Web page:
The three-member state Revenue Estimating Conference estimated today that FY 2018 tax receipts will grow $33 million more than projected in December. This increase is mostly because of the federal Tax Cuts and Jobs Act and the ability of Iowa taxpayers to deduct federal tax payments from their state income taxes. Conference member Dave Roederer said the economy is, “Continuing to grow. It’s just not growing at a rapid pace, but at least it is stable.”
The projected increase would erase some of the current year’s budget shortfall projected in December, though actual revenue will continue to be collected through June 30, 2018, meaning additional revenue variations could yet occur. While a deappropriation bill will still need to be passed by the Iowa Legislature, the House and Senate have not yet agreed on what the final dollar amount of budget cuts will be.
The REC also increased FY 2019 estimated revenue to over $7.7 billion. This is an increase of approximately $200 million from December’s projection and, much like 2018’s updated estimate, attributes much of that increase to federal tax law changes. The legislature is required to use the lower of the December and March estimates when crafting 2019’s budget so by law they will be limited to 99% of the $7.5 billion estimated in December. This estimate is the ceiling for spending, not the floor. Even with increasing revenue, it would be prudent to not spend the maximum allowed and slow the rate of any spending increases.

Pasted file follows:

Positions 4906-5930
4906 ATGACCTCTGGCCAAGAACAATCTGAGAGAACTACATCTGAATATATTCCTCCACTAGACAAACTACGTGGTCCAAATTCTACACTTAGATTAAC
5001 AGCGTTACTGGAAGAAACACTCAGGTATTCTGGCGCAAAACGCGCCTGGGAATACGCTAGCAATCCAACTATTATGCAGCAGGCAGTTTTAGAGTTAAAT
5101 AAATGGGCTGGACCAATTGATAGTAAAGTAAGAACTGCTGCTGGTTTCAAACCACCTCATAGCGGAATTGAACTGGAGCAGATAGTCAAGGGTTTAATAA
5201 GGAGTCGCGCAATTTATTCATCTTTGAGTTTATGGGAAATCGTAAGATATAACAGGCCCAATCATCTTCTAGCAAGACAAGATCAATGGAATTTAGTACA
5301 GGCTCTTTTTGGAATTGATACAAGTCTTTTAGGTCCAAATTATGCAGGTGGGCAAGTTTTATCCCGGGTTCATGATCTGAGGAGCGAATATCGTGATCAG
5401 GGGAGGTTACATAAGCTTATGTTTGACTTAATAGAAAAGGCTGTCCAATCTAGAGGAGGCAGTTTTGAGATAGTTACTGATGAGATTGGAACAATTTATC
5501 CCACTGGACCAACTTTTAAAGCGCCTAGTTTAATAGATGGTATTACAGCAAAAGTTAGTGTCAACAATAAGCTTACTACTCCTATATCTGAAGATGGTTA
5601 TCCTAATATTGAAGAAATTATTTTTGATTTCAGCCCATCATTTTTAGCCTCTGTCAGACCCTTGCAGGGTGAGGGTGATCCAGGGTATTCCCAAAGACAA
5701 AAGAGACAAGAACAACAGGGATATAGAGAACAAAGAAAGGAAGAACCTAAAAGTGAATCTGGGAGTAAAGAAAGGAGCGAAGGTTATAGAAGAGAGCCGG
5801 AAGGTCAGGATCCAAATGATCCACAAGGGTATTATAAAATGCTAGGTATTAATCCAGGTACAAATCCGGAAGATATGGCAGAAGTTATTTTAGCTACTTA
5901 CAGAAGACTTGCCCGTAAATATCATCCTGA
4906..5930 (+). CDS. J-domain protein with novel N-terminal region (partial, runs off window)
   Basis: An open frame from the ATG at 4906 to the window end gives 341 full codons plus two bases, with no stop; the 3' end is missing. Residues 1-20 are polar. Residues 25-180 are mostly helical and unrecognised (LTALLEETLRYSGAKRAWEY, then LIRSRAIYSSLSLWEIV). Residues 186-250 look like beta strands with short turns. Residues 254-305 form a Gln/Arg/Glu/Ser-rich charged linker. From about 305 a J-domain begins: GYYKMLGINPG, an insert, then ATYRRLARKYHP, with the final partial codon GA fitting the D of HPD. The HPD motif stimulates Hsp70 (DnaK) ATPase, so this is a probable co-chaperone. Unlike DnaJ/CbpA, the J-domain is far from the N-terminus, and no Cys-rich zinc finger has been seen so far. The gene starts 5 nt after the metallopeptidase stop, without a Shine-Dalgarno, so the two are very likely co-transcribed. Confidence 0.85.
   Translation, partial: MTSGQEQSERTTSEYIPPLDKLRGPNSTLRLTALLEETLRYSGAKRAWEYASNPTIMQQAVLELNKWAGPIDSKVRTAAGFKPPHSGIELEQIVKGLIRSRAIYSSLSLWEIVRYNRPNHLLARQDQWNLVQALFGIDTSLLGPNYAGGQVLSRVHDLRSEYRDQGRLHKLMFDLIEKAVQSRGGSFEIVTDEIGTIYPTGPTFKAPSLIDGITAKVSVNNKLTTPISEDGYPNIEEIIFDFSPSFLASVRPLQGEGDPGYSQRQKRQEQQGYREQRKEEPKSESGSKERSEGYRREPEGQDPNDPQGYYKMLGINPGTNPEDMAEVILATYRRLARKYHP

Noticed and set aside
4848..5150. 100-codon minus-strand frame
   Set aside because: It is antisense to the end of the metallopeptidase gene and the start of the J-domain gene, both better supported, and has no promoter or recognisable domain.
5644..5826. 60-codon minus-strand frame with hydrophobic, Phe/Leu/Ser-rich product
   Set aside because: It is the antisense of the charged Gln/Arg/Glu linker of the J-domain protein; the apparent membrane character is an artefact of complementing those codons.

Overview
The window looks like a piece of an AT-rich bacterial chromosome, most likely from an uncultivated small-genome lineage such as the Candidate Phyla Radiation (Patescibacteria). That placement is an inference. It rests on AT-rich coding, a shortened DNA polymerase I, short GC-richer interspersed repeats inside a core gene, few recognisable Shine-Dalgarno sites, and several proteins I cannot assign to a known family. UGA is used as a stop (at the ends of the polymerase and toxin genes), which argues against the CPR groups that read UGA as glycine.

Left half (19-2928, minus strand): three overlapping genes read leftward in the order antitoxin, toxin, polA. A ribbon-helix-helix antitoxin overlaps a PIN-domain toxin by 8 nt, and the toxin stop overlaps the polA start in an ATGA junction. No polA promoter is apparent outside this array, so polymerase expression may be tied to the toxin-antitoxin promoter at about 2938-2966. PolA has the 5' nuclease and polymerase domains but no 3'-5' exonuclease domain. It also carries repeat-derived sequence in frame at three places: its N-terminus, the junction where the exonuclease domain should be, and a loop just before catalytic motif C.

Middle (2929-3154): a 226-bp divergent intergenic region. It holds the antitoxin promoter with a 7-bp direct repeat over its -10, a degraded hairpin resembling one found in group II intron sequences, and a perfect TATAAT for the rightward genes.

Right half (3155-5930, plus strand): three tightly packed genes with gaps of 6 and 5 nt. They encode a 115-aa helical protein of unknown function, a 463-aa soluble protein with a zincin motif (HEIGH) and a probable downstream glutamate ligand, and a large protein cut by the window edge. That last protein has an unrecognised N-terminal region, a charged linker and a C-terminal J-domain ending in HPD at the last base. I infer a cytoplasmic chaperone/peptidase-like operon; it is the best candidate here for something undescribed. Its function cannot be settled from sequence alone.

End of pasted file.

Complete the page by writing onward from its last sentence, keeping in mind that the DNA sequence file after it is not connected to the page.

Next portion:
As expected, there was no action taken on the two tax reform plans being considered by the Iowa Legislature.Last week the Iowa Senate passed a plan that would lower individual and corporate income tax rates and provide $1 billion a year in tax relief once fully phased in. Governor Reynolds’ plan, which would provide $1.7 billion in tax relief over the next five years, was advanced through a House Ways and Means subcommittee last week as well. Rep. Peter Cownie, who chaired the subcommittee, indicated there would not be further action on tax reform in the House until after March 16.
Iowans for Tax Relief is supportive of both tax reform plans. Both proposals will let Iowans keep more of their money in their own bank accounts.
After federal tax law changes, many Iowans have more money in their paychecks due to less money withheld from their paycheck. However, is the amount correct?
To help determine the correct amount withheld to avoid an unforeseen tax bill next year or to maximize your take-home pay, use one of the following withholding calculators.
Lowering tax rates and reducing spending is a formula that will lead to economic growth in Iowa. As legislation is considered at the Capitol in subcommittees, full committees, or on the floor of either Chamber, Iowans for Tax Relief will register for, against, or undecided on bills based on how the bill impacts Iowa taxpayers. Email email@example.com to share your opinion. We welcome your input.
Visit our website for a complete list of legislation ITR is tracking during this legislative session.